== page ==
Williamsburg Neighbors Rally “Where’s Our Park?” On the Spot It Was Promised to Be!
“Promises, promises! I’m all through with promises now!” is a line from a Burt Bacharach song that could be the musicalized feelings of those fighting for the full 28 acres of the Bushwick Inlet Park. The promise was originally made by Mayor Bloomberg 10 years ago in order to push through changes in rezoning that opened the door to luxury towers on Williamsburg’s waterfront. The rezoning went through and quickly up rose the skyline along the East River. In counterpoint to the speed with which affluent dwellings were developed the promised park’s progress was stalled. Mayor Bloomberg’s administration put off purchasing the entire park’s parcel of land for various reasons, one of them being price. Rather predictably as time passed, the real estate prices rose exponentially along this waterfront. The passing of time also passed the problem of completing the park to a new Mayor. The bottom line is: it’s been 10 years and still no park.
“There are children here today that weren’t even born yet when we were first promised this park,” said Jens Rasmussen a longtime proponent of this park at the Friends of Bushwick Inlet Park’s Rally on Saturday, May 16th. The rally took place on an asphalt alley alongside the City Storage facility, properties that would more than make up the missing acres that would complete the Bushwick Inlet Park as promised.
Children were a large part of this rally. Standing side by side, behind the electeds and community leaders who took to the stage, was a line of kids each holding a letter or punctuation mark that spelled out #Where’s Our Park? all in a rainbow of colors, plus other groups of kids were holding up banners. It should go without saying that children need green spaces. I said it should go without saying, but when North Brooklyn holds the brass ring for having the least amount of green space per capita in NYC going on decades, “Children need green spaces” needs to be said over and over again by hundreds of voices.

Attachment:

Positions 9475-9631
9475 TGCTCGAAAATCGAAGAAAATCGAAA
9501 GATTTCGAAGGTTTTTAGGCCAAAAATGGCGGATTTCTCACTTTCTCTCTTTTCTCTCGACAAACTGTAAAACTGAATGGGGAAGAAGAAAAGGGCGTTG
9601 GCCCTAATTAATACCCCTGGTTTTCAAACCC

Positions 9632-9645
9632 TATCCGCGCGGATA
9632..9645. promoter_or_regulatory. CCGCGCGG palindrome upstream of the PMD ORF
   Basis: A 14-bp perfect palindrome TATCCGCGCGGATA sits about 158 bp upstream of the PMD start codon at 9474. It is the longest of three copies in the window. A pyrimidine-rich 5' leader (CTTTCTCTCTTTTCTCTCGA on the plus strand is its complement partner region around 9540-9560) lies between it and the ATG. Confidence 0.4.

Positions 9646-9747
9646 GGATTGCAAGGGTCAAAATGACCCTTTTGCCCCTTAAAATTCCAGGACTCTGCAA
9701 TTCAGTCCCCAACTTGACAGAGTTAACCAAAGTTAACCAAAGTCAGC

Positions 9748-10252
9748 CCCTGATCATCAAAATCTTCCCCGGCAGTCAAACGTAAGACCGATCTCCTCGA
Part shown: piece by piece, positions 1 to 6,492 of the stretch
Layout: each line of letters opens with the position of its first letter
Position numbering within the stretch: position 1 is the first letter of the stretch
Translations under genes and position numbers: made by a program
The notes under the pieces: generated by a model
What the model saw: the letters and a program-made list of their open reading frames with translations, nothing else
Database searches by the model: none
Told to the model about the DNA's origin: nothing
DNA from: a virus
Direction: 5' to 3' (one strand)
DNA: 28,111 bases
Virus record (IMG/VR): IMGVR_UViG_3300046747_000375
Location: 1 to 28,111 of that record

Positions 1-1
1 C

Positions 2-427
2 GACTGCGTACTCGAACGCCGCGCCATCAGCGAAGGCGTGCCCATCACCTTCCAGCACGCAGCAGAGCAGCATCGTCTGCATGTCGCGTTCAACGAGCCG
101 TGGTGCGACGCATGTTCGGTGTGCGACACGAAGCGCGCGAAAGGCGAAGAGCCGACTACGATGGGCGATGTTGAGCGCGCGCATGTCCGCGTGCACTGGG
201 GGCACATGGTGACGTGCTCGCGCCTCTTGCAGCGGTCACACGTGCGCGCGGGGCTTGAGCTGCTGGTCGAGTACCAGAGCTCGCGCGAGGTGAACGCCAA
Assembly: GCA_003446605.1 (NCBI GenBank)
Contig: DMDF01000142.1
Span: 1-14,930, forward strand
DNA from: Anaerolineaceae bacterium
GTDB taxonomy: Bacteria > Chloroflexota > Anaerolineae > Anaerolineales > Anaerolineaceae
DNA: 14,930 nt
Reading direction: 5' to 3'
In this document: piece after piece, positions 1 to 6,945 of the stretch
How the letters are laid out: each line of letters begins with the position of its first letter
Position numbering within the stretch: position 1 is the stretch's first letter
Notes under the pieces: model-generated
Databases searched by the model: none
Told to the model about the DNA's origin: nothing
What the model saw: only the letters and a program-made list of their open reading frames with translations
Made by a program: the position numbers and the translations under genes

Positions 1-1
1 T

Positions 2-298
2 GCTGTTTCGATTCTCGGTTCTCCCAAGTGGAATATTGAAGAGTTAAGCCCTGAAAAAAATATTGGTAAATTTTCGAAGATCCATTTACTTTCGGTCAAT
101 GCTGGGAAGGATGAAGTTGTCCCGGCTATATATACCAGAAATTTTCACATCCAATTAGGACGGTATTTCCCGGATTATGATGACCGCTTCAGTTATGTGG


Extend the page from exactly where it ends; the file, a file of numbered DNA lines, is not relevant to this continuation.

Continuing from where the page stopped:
“Where’s Our Park?” was chanted over a hundred times during the rally by the estimated over 300 to 500 people who were there.
On a fence behind the stage a banner hung that read “Broken Promises”. One by one those who spoke addressed the seriousness of this Broken Promises problem. Scott Fraser one of the rally’s organizers and its MC said, “The City has broken its 2005 rezoning promise for improved infrastructure, affordable housing and open space in Greenpoint-Williamsburg. We are calling for a complete moratorium on all waterfront construction until the City fulfills its promise for the 28-acre Bushwick Inlet Park.”
Council Member Stephen Levin said, “You don’t make a promise you can’t keep. So keep your promises! There are a lot of kids here, and I was told as a kid to keep my promises.” You could hear ‘What is this broken promise teaching these kids?’ loud and clear underneath his words.
Assemblyman Joe Lentol followed with, “To this administration, this progressive administration: We want a park! That’s progress!”
Brooklyn Borough President Adams next said, “This is more than a call for open space. A park allows [people] to interact with the beauty of diversity in this Borough.”
“Real Estate development is not economic development,” said Deputy Borough President for Brooklyn Diana Reyna and she struck home her point by saying that commitment for the Tower stage of development has been fulfilled and now, “We have to go into the Open Space stage.”
Congresswoman Nydia Velázquez came to speak even though Bushwick Inlet Park is outside her district. “We are one borough! We are one family!” and she warned her part of Brooklyn, “Watch what has happened here. We cannot support a process based on promises.”
Answering the question: What sustains us in a protracted struggle? was Frances Lucerna, co-founder of El Puente. She said, “It is love. It is a force. It is love that sustains us. We must act and hold accountable our leaders.”
“A deal was already made! We are not here to negotiate!” insisted State Senator Daniel Squadron adding, “When you make a promise and you are in a position of authority you have to keep that promise.”
“I was there 10 years ago when Bushwick Inlet Park was promised and I asked ‘How can we believe you?’ Today, as new rezoning proposals spring up throughout my district this incomplete park weighs heavily over that process. We can’t plan in good faith knowing something as significant as Bushwick Inlet Park, the one condition of a rezoning plan that created the North Brooklyn we know today, was never met,” said Senator Martin Malavé Dilan.